The Black-faced Spoonbill is an endangered bird species with a global population of less than 3,000. The primary winter habitat for the Black-faced Spoonbill's largest population segment is the Taijiang area, with an average of over 1,000 Black-faced Spoonbills counted in recent winters, which could well be half of the global population of Black-faced Spoonbills. This has made Taijiang the center of global attention. The Black-faced Spoonbill forages for food more regularly before its return to the north in spring; it can sometimes be spotted wading around in roadside fish farming ponds during the fallow period if the water level permits. Black-faced Spoonbills are crepuscular, and prefer to rest in large flocks in open and undisturbed coastal areas or fish farming ponds during the day. During flight, its neck is fully extended and its gracefulness has earned it the name of “Black-faced Dancer”. The Black-faced Spoonbill forages in small groups, and sweeps its partly opened bill from side to side as it forages for small fish and shrimp.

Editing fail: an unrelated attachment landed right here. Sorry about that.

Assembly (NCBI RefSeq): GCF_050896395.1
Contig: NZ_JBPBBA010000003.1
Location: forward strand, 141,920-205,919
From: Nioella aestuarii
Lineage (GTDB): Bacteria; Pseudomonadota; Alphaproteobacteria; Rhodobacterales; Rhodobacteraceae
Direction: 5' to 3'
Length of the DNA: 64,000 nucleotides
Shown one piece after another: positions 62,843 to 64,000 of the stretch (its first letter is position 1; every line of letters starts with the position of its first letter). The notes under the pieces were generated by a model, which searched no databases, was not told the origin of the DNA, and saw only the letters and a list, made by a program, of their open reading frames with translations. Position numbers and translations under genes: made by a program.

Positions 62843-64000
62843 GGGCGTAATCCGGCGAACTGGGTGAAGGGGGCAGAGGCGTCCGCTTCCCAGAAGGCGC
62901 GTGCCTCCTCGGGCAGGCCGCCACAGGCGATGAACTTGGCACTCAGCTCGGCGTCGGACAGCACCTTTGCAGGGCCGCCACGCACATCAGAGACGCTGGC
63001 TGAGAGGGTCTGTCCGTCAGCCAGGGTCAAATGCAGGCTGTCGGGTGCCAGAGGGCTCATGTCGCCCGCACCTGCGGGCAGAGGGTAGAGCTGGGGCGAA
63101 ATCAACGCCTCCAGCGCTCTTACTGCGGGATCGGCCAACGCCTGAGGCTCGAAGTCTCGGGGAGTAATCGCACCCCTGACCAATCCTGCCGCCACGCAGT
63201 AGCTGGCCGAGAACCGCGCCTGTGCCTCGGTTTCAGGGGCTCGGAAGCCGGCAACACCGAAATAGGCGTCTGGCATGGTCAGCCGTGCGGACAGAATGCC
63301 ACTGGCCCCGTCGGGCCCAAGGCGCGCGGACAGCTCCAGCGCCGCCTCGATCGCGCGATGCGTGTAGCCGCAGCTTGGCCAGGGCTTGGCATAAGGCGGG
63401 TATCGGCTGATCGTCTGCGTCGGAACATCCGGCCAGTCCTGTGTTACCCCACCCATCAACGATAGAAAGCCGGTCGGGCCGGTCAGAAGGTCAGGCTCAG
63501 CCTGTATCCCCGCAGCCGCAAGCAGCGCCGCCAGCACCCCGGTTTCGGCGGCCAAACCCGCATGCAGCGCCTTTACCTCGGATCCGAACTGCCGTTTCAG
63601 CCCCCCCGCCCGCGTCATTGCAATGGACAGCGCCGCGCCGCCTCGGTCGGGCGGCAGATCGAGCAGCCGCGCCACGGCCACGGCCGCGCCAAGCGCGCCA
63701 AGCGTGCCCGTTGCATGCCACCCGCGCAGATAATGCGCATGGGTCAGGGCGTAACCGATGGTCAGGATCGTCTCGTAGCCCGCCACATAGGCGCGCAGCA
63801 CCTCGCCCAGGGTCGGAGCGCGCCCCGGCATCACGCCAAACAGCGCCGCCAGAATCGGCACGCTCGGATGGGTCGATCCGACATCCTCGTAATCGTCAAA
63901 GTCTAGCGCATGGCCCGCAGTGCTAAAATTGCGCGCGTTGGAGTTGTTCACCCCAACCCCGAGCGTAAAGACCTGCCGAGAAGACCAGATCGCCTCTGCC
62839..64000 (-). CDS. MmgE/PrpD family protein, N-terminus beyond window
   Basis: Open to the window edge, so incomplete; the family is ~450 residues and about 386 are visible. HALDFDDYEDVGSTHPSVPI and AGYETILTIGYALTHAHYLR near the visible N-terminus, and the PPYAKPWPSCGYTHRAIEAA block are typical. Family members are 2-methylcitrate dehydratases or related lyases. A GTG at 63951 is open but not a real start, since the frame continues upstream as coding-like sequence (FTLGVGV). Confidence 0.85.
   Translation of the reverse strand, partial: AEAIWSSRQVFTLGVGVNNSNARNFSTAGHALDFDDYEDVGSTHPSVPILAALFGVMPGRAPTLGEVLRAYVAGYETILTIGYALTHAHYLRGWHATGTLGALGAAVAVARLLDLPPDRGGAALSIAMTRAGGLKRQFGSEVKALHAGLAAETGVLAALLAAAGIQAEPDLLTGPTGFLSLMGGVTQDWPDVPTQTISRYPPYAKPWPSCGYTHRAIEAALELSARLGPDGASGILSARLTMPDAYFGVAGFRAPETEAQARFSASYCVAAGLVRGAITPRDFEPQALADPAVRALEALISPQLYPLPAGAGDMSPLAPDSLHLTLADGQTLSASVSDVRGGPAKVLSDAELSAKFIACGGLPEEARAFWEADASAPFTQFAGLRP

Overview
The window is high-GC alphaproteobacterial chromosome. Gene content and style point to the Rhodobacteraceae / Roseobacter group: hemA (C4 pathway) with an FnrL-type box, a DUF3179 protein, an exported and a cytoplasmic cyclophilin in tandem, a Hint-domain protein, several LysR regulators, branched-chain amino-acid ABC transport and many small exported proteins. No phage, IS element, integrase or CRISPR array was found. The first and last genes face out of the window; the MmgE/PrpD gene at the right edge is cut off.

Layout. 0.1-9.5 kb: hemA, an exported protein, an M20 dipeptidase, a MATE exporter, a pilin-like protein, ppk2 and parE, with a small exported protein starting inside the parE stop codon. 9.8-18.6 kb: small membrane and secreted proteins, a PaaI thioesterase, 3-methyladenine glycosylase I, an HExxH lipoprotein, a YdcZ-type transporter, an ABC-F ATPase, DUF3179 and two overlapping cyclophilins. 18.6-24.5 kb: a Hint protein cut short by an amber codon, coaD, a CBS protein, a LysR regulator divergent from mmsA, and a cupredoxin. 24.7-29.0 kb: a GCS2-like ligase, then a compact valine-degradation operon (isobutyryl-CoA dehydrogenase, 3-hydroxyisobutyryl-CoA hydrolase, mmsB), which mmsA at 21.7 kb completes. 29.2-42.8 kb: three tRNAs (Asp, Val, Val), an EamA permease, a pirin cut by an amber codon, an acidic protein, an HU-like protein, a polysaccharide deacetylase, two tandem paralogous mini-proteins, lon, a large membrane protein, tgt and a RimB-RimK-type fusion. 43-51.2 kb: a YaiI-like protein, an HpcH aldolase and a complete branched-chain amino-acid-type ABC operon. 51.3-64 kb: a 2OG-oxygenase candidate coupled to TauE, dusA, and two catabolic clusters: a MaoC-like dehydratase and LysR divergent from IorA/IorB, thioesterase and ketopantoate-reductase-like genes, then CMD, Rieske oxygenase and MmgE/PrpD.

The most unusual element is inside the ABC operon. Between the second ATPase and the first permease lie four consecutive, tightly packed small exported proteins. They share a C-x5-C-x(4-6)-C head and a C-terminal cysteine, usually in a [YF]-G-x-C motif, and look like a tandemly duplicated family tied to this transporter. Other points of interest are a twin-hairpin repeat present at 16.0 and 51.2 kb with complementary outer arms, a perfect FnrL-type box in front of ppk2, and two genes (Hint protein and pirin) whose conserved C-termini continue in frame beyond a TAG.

The Black-faced Spoonbill Conservation Area is an estuarine wetland with an area of about 300 hectares. It was set aside to protect the wild birds of Zengwen Estuary and their natural habitat. The Black-faced Spoonbill Birdwatching Pavilion is opened to birdwatchers every winter season. The resting area features a high-powered binocular and camera; in addition to facilitating birdwatching, the camera also uploads real-time photos to the internet.
For those who would like to learn more about Black-faced Spoonbills, please note that volunteers will be on-site to share their knowledge about the Black-faced Spoonbill each year, starting from October to March of the following year.